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Title: Cross-Disorder Genetic Analysis of Tic Disorders, Obsessive–Compulsive, and Hoarding Symptoms
Author(s): N.R. Zilhão, D.J.A. Smit, D.I. Boomsma and D.C. Cath
Journal: Frontiers in Psychiatry
Year: 2016
Month: June
Day: 30
Volume: 7
Issue: 120
DOI: 10.3389/fpsyt.2016.00120
File URL: http://www.tweelingenregister.org/nederlands/verslaggeving/NTR-publicaties_2016/Zilhao_FiP_2016.pdf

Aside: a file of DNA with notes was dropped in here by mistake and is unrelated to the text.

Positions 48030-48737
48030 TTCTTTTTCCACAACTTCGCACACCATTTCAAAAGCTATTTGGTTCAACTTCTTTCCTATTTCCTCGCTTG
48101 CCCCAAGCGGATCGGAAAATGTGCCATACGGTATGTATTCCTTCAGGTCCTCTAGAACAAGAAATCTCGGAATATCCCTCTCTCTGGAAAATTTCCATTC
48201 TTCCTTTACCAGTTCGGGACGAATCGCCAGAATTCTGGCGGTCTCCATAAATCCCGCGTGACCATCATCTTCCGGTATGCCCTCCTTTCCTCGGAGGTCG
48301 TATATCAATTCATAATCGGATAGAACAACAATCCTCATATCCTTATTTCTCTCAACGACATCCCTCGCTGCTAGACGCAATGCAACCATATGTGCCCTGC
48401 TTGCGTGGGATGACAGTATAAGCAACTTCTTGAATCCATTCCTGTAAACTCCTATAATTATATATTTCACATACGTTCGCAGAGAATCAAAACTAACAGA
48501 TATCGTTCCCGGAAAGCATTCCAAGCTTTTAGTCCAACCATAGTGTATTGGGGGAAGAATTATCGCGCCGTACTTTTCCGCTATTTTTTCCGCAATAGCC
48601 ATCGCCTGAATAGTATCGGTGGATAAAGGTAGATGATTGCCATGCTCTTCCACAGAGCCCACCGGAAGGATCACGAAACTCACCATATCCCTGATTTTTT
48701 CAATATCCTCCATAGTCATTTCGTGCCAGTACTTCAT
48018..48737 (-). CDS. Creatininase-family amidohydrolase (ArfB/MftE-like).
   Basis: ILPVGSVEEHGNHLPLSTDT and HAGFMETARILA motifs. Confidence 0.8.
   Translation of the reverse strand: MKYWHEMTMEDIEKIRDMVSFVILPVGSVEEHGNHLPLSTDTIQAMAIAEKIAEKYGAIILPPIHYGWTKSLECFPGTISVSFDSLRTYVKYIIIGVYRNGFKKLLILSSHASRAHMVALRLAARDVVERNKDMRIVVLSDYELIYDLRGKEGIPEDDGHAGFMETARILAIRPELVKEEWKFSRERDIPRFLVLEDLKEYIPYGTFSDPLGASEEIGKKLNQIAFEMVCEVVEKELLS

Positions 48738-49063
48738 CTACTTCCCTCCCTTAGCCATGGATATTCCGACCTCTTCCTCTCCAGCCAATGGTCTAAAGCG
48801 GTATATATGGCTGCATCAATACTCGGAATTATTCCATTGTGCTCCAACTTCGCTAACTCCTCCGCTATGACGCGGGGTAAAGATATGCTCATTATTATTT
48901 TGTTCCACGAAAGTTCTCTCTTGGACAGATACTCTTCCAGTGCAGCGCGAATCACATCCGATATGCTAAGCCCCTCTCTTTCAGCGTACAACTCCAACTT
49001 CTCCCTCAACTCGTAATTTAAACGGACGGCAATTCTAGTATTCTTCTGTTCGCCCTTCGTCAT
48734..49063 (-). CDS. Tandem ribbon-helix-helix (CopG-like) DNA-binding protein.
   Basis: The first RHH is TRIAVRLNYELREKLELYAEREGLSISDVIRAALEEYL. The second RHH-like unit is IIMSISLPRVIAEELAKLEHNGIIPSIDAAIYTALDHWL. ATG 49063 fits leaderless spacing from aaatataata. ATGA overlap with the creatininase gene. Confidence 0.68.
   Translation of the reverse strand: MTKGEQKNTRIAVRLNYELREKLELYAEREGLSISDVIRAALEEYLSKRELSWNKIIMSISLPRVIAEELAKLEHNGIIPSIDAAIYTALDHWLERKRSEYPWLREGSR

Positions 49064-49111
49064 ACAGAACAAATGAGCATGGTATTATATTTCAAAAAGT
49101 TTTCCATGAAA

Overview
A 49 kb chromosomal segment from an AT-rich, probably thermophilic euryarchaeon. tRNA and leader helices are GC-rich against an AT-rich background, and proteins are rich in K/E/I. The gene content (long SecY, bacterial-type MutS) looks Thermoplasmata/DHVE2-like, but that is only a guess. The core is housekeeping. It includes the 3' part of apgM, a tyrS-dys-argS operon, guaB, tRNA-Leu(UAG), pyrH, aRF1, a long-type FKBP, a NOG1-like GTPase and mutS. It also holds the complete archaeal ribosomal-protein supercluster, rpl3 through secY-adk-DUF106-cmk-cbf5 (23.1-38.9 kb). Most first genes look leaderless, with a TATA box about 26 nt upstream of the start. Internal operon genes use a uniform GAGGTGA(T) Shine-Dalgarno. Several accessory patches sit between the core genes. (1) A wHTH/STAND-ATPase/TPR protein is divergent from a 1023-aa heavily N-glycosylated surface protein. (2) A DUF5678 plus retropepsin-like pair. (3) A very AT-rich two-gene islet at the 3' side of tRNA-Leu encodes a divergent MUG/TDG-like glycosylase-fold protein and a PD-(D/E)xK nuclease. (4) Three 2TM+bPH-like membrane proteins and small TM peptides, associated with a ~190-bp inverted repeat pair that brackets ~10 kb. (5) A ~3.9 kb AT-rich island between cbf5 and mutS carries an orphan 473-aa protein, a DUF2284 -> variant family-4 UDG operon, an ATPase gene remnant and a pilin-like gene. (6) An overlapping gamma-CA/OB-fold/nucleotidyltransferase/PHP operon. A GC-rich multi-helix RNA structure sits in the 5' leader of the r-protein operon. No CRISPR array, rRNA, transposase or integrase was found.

Abstract: Hoarding, obsessive–compulsive disorder (OCD), and Tourette’s disorder (TD) are psychiatric disorders that share symptom overlap, which might partly be the result of shared genetic variation. Population-based twin studies have found significant genetic correlations between hoarding and OCD symptoms, with genetic correlations varying between 0.1 and 0.45. For tic disorders, studies examining these correlations are lacking. Other lines of research, including clinical samples and GWAS or CNV data to explore genetic relationships between tic disorders and OCD, have only found very modest if any shared genetic variation. Our aim was to extend current knowledge on the genetic structure underlying hoarding, OC symptoms (OCS), and lifetime tic symptoms and, in a trivariate analysis, assess the degree of common and unique genetic factors contributing to the etiology of these disorders. Data have been gathered from participants in the Netherlands Twin Register comprising a total of 5293 individuals from a sample of adult monozygotic (n = 2460) and dizygotic (n = 2833) twin pairs (mean age 33.61 years). The data on Hoarding, OCS, and tic symptoms were simultaneously analyzed in Mplus. A liability threshold model was fitted to the twin data, analyzing heritability of phenotypes and of their comorbidity. Following the criteria for a probable clinical diagnosis in all phenotypes, 6.8% of participants had a diagnosis of probable hoarding disorder (HD), 6.3% of OCS, and 12.8% of any probable lifetime tic disorder. Genetic factors explained 50.4, 70.1, and 61.1% of the phenotypic covariance between hoarding-OCS, hoarding-tics, and OCS-tics, respectively. Substantial genetic correlations were observed between hoarding and OCS (0.41), hoarding and tics (0.35), and between OCS and tics (0.37). These results support the contribution of genetic factors in the development of these disorders and their comorbidity. Furthermore, tics were mostly influenced by specific environmental factors unshared with OCS and HD.

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